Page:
Daniel 1:1-6, 8-20; Luke 21:1-4
In biblical studies, as in life, things aren’t always what they seem. For example, some books of the bible seem like history; they mention real historical people and places and the situations they describe seem real enough. However, clues such as language and historical inaccuracies show that the author had another purpose in mind; he is speaking symbolically.
Thus it is with the book of Daniel. Scholars tell us that the symbolism running through its stories points to two particularly strong themes: The ability of the Jews to thrive in a Gentile world and the importance of remaining true to the traditions of the faith.
Both themes appear in Daniel and the gospel according to Luke. By successfully bargaining with the Gentile authorities about their diet, four young Hebrew men were able to remain true to their religious identity. Not only that, when the king discovered that their wisdom and understanding far surpassed that of his own people, these men, who it seemed were the conquered, were in fact conquerors.
These themes also run through the ministry of Blessed Miguel Pro. Born in Mexico, Pro was sent abroad as a seminarian and ordained a Jesuit priest in Belgium in 1925. Finding that he could not thrive abroad due to stomach ailments that nearly killed him, Father was returned to Mexico, despite the great persecution of Catholics currently underway.
This might seem like the worst thing for an ailing priest, but things aren’t always what they seem. In fact, his ministry to the people of Mexico restored Father’s health. Like Christ and the saints, his food was to do the will of the One who sent him, and he greatly delighted in doing God’s will right under the authorities’ noses. A master of disguise, Father was never what he seemed. He ministered in prisons posing as a policeman; in posh neighborhoods dressed as a rich man; in slums dressed as a beggar. Hiding in plain sight, he taught, gave Communion, said Mass, absolved sins, confirmed the faithful, and prayed over the dead. Father Miguel Pro, like the widow in the gospel, seemed to have almost nothing, but in reality had everything, and freely gave it. He who seemed to be conquered was the conqueror.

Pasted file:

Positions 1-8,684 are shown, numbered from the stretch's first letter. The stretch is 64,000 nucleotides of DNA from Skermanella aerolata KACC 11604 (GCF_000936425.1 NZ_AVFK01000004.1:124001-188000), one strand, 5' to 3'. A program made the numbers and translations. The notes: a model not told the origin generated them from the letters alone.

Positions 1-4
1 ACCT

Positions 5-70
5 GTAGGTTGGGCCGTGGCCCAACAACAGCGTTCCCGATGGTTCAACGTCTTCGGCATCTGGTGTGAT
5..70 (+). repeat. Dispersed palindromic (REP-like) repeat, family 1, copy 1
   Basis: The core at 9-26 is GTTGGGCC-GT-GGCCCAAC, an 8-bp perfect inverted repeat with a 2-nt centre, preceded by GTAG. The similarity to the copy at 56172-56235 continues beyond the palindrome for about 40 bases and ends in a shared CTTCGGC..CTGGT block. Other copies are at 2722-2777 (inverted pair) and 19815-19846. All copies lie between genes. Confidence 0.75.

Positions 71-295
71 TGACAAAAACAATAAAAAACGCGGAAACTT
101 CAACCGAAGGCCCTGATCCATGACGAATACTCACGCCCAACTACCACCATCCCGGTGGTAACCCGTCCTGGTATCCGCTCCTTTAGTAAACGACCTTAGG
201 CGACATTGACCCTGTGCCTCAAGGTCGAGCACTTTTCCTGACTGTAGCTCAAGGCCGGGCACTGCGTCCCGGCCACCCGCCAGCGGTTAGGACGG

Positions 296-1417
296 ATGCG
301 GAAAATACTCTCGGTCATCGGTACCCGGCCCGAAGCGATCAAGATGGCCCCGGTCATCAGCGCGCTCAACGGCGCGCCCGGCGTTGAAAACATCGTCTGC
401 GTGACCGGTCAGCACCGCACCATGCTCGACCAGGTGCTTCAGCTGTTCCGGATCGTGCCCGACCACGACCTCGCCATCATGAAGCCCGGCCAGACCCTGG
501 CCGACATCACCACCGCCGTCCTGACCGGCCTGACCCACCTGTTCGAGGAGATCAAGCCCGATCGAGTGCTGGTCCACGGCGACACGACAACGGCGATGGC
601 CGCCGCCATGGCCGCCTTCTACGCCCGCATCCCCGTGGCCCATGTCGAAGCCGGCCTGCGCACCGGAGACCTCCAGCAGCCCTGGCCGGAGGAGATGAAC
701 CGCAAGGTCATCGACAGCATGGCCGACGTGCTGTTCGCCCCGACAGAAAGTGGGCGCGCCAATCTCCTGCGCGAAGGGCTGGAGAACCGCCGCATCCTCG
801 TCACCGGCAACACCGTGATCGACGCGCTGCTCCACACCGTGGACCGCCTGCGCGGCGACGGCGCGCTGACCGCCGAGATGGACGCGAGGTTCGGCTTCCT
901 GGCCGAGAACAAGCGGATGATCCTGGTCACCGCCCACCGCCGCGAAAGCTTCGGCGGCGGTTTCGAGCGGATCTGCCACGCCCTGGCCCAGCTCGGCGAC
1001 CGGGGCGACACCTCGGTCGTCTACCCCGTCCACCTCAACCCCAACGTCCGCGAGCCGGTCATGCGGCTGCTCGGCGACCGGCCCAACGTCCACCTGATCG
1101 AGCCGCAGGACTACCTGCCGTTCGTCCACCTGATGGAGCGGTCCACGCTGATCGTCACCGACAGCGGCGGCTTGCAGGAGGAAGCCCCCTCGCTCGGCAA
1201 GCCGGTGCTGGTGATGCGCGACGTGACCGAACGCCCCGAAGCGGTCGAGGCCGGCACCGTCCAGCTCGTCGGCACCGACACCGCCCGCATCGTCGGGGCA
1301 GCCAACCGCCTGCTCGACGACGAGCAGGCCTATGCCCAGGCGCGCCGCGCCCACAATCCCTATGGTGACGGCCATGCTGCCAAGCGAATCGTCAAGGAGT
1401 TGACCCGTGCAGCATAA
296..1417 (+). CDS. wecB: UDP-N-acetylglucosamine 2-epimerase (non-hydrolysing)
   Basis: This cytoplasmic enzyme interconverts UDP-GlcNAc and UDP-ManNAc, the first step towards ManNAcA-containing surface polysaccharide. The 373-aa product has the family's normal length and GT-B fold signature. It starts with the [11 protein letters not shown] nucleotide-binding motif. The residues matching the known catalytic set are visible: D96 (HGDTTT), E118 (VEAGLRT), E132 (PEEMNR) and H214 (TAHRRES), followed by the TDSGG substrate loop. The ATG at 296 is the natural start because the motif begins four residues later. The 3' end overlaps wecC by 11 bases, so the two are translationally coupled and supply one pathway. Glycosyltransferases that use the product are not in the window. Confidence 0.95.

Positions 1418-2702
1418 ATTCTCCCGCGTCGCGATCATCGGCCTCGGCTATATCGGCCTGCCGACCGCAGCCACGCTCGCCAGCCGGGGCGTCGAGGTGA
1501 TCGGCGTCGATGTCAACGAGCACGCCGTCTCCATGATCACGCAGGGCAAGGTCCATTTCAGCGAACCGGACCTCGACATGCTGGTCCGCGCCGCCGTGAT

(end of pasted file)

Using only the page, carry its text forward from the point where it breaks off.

Eventually, Father was caught, imprisoned on a false charge and on the morning of November 23rd 1927 faced a firing squad. Even here, he was a conqueror. Before the cameras and all assembled, he forgave and blessed his persecutors, held out his arms in the shape of the cross and shouted “Viva, Cristo Rey (Long live Christ, the King)!” With that, Father Miguel Pro died.
The government published a photograph of his execution, believing that it would frighten Catholics into submission. Once again, things were not what they seemed. Father Pro, arms outstretched like a cross, displayed such Christ-like strength, such fearlessness in the face of unjust persecution, that the photograph and Father’s last words became the symbols around which Catholics rallied to resist the repression even more strongly. This was not a photograph of the conquered but of the conqueror. Ironically, the government quickly banned their own photograph.
Like the young men in the first chapter of Daniel, Blessed Miguel Pro thrived in a hostile environment because he remained faithful to his calling and his religious heritage. While our culture and our authorities are not as openly hostile as was Mexico in the early 20th century, there is constant and perhaps growing pressure to minimize the voice of Christ and his Church in the public arena. While the times may seem bleak, remember: Things are not always what they seem. Let us imitate Blessed Miguel Pro by being in the culture but not of it; by ministering in whatever way we can to preserve and build on the good that has come before. Finally, let us remember that, in the end, we bow to only one authority – that of the Triune God.
Viva Cristo Rey. Long live Christ the King.
Blessed Miguel Pro, pray for us.
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